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Can clinical evaluation and noninvasive testing substitute for arteriography in the evaluation of carotid artery disease?

By W S Moore, S Ziomek, W J Quiñones-Baldrich, H I Machleder, R W Busuttil and J D Baker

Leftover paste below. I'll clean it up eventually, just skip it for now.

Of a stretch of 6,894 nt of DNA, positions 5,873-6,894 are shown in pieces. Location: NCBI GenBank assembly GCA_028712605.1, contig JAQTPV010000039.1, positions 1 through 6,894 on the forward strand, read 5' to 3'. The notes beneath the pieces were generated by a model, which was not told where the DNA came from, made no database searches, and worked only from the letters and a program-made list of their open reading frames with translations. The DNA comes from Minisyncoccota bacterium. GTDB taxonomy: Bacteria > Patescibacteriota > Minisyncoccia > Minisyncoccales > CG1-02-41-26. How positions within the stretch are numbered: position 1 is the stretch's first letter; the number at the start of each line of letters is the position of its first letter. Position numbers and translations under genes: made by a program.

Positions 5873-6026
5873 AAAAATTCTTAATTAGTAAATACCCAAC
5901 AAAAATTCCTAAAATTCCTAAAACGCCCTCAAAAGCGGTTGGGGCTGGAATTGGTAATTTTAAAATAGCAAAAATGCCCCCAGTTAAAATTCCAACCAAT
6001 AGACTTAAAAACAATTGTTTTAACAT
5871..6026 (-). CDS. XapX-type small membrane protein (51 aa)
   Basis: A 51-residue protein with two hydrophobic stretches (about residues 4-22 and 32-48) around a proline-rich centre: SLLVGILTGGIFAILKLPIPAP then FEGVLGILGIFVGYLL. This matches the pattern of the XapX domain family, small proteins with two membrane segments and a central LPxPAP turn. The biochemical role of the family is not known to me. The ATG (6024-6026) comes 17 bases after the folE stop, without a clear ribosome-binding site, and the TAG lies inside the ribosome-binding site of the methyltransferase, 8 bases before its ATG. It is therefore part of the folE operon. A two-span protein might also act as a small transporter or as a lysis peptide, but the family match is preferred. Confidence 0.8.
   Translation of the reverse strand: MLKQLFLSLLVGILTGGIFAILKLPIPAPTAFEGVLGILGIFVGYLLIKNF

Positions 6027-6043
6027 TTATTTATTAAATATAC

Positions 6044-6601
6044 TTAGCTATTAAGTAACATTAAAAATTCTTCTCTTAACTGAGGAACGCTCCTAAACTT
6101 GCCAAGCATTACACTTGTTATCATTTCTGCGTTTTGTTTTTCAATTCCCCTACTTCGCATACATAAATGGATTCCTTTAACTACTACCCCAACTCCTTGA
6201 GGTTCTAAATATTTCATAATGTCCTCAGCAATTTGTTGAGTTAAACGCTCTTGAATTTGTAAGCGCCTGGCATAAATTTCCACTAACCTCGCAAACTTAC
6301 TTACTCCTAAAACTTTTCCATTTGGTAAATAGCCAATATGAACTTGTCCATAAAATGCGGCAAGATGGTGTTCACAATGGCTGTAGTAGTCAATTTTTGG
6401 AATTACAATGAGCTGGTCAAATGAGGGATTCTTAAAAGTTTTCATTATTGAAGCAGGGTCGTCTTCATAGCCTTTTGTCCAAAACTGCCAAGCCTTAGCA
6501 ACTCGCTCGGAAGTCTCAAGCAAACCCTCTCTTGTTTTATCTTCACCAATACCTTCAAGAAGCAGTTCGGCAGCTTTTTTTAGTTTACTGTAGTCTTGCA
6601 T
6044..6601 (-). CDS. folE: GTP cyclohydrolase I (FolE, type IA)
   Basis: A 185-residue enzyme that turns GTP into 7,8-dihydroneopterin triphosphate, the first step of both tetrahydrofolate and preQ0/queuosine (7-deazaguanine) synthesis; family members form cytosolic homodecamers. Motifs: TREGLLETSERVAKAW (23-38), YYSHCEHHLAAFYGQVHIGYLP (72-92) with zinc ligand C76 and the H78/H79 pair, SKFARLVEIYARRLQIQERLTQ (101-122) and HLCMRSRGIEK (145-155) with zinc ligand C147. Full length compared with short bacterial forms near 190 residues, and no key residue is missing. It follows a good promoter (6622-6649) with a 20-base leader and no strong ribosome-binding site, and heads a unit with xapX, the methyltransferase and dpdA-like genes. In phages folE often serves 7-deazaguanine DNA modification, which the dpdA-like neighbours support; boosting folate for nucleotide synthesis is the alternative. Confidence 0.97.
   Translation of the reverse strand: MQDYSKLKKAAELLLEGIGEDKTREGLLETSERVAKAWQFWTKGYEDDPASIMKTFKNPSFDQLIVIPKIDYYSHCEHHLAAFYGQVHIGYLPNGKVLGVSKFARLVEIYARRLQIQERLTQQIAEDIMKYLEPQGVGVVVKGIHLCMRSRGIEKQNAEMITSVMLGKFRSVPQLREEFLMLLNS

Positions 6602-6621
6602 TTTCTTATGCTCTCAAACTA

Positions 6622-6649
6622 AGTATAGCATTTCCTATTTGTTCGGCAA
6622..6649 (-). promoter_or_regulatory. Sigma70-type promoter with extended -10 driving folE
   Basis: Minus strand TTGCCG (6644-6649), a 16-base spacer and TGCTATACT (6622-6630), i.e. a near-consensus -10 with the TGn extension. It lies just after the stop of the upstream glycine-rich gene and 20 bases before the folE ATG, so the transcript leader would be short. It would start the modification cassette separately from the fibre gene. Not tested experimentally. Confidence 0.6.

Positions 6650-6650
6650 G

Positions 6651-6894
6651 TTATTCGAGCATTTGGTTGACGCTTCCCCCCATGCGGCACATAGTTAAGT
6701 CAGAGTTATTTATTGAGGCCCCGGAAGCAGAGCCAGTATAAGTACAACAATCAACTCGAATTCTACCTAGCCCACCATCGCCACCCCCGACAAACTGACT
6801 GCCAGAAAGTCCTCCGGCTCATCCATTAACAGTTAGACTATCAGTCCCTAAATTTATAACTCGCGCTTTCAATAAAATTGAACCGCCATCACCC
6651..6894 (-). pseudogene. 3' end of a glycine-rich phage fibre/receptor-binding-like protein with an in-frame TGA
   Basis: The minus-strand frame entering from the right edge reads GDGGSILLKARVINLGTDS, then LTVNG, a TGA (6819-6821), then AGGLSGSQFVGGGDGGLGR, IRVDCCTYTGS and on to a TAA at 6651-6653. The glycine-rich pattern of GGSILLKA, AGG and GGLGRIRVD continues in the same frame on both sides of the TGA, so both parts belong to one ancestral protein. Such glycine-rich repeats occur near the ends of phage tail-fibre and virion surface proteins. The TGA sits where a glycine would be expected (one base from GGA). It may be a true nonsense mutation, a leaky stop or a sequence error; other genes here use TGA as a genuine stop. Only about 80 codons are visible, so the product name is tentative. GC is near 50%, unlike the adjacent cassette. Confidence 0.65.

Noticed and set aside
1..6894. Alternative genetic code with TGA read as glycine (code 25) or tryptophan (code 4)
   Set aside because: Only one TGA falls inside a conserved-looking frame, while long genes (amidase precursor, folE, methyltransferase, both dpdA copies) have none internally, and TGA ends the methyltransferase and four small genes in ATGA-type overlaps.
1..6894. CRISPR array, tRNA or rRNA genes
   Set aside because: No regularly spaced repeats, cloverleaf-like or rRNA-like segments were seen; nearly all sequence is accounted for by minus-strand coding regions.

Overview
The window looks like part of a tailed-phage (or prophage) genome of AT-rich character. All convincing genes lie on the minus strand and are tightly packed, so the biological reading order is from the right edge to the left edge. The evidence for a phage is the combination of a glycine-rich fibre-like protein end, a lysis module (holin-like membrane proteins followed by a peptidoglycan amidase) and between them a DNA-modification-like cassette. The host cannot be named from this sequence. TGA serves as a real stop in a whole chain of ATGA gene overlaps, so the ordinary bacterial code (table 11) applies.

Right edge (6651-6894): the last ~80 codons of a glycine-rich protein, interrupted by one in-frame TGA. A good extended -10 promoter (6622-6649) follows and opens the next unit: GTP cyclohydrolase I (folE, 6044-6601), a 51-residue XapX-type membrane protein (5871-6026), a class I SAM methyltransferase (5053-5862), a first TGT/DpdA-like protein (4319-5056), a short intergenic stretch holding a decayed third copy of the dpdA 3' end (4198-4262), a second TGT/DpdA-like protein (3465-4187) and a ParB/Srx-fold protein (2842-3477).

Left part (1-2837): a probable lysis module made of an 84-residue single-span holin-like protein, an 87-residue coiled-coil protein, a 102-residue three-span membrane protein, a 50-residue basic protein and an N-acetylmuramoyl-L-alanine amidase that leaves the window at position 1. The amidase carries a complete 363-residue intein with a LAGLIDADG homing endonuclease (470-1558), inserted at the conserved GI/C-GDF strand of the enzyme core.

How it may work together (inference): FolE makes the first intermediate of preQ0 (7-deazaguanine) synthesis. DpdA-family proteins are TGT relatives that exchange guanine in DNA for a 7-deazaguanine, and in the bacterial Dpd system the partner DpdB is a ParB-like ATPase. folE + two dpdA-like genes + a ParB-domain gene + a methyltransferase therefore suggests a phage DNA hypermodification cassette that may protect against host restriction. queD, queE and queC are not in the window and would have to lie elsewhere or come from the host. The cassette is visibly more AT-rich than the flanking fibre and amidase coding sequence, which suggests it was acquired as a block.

The objective of this study was to prospectively assess the value of combining clinical assessment and noninvasive testing in predicting the spectrum of carotid bifurcation pathology, as subsequently proven by arteriography, in order to determine the safety and accuracy of performing carotid endarterectomy without angiography. A panel of eight specialists representing vascular surgery, neurology, and neurosurgery were presented with the history, physical findings, and noninvasive test results (GEE-OPG and duplex scan) of 85 patients. They were asked to make an anatomic prediction of the status of each carotid artery (170 arteries) as to whether the bifurcation was normal, ulcerated, had a hemodynamically significant stenosis, or was occluded. The predictions were then prospectively evaluated and correlated with angiographic findings; 159 of 170 (93.5%) carotid arteries were accurately characterized; 73 of 80 (91%) symptomatic carotid arteries and 86 of 90 (95.5%) asymptomatic arteries were correctly characterized; 61 of 61 (100%) stenoses of hemodynamic significance, nine of 14 (64.3%) ulcerations without stenosis, and 18 of 18 (100%) of total occlusions were accurately identified by the panel. Twenty-nine patients have subsequently had 32 carotid endarterectomies without angiography, and the predicted lesion was confirmed at the time of exploration. The combination of clinical assessment and noninvasive testing, particularly duplex scanning, when performed in a laboratory with validated accuracy may with defined qualification be safely used as a substitute for contrast angiography

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